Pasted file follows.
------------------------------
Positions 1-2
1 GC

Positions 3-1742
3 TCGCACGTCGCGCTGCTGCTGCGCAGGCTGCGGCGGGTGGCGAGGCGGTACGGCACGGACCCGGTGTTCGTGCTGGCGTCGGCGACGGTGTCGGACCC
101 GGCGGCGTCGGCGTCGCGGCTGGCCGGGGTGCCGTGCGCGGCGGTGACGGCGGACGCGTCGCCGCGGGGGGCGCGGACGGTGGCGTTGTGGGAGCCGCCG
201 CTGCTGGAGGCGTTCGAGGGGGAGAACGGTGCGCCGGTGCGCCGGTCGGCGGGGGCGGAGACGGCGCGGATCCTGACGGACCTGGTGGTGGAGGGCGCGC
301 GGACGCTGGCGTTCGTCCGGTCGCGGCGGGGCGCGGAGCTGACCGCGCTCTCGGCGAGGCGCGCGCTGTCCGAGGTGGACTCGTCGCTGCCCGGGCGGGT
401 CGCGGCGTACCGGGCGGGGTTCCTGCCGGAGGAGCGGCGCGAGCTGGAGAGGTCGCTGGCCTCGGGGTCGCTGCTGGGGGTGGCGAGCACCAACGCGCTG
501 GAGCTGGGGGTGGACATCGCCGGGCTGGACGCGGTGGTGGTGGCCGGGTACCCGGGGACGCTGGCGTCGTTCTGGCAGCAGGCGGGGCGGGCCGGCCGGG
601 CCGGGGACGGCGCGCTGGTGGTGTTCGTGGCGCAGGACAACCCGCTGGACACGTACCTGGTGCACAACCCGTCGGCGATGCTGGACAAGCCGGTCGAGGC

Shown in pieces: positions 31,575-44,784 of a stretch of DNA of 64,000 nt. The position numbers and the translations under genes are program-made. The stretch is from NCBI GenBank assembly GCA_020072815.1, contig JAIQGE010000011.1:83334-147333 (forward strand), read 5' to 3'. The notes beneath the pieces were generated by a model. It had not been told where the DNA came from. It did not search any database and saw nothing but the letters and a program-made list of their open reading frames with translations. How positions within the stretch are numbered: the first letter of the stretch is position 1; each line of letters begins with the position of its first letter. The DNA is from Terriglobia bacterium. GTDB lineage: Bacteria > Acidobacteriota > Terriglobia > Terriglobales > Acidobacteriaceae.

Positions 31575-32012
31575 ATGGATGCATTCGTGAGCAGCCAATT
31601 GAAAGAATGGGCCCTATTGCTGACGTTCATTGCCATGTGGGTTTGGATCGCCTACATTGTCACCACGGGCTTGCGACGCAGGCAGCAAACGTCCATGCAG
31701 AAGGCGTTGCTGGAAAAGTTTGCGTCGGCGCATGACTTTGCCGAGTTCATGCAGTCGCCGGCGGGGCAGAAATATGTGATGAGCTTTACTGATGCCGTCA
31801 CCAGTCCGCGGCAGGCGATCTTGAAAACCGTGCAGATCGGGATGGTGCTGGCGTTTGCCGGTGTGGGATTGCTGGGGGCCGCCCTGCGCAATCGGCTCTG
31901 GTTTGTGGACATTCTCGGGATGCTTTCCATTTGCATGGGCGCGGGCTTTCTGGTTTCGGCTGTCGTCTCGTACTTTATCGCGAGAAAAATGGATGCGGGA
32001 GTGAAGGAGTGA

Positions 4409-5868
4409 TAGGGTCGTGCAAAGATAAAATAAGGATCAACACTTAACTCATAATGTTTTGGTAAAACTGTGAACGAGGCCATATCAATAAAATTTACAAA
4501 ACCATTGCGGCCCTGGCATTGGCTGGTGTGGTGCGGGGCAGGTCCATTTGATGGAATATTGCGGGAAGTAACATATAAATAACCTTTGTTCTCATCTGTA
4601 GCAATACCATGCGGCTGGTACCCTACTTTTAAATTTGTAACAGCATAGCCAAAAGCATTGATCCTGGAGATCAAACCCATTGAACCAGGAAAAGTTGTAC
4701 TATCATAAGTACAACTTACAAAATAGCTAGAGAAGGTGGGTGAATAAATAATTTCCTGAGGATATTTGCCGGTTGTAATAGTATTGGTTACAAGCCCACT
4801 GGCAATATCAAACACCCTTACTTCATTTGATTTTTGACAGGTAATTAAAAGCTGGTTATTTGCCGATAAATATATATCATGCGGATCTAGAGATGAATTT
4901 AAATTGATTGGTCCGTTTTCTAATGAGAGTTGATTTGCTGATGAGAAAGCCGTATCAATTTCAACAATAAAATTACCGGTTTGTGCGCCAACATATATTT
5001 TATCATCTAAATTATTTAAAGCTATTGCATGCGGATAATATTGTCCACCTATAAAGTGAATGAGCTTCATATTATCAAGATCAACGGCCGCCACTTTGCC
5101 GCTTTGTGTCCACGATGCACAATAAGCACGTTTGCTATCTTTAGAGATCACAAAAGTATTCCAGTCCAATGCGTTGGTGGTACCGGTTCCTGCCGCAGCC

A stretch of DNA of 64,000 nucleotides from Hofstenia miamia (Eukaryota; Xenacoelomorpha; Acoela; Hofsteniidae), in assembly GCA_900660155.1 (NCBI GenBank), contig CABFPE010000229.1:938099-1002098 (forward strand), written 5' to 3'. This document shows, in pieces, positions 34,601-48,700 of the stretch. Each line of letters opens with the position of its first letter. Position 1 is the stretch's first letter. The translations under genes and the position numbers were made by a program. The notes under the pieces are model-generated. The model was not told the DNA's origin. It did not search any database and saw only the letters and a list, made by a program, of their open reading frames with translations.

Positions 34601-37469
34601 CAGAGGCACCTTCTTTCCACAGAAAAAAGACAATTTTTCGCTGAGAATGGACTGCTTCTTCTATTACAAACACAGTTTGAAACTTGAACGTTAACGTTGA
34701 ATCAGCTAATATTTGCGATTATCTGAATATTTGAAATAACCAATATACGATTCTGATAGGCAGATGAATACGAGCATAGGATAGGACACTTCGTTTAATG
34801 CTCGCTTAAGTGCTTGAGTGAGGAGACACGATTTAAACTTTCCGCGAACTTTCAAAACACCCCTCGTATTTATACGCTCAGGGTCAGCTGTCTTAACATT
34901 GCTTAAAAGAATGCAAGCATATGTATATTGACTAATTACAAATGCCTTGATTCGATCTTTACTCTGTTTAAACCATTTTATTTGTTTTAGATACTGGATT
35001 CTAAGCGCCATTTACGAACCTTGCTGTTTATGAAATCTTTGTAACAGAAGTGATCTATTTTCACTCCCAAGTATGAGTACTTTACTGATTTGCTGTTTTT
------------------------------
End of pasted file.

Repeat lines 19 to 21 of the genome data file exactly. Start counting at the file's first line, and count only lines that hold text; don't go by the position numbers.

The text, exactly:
Positions 4409-5868
4409 TAGGGTCGTGCAAAGATAAAATAAGGATCAACACTTAACTCATAATGTTTTGGTAAAACTGTGAACGAGGCCATATCAATAAAATTTACAAA
4501 ACCATTGCGGCCCTGGCATTGGCTGGTGTGGTGCGGGGCAGGTCCATTTGATGGAATATTGCGGGAAGTAACATATAAATAACCTTTGTTCTCATCTGTA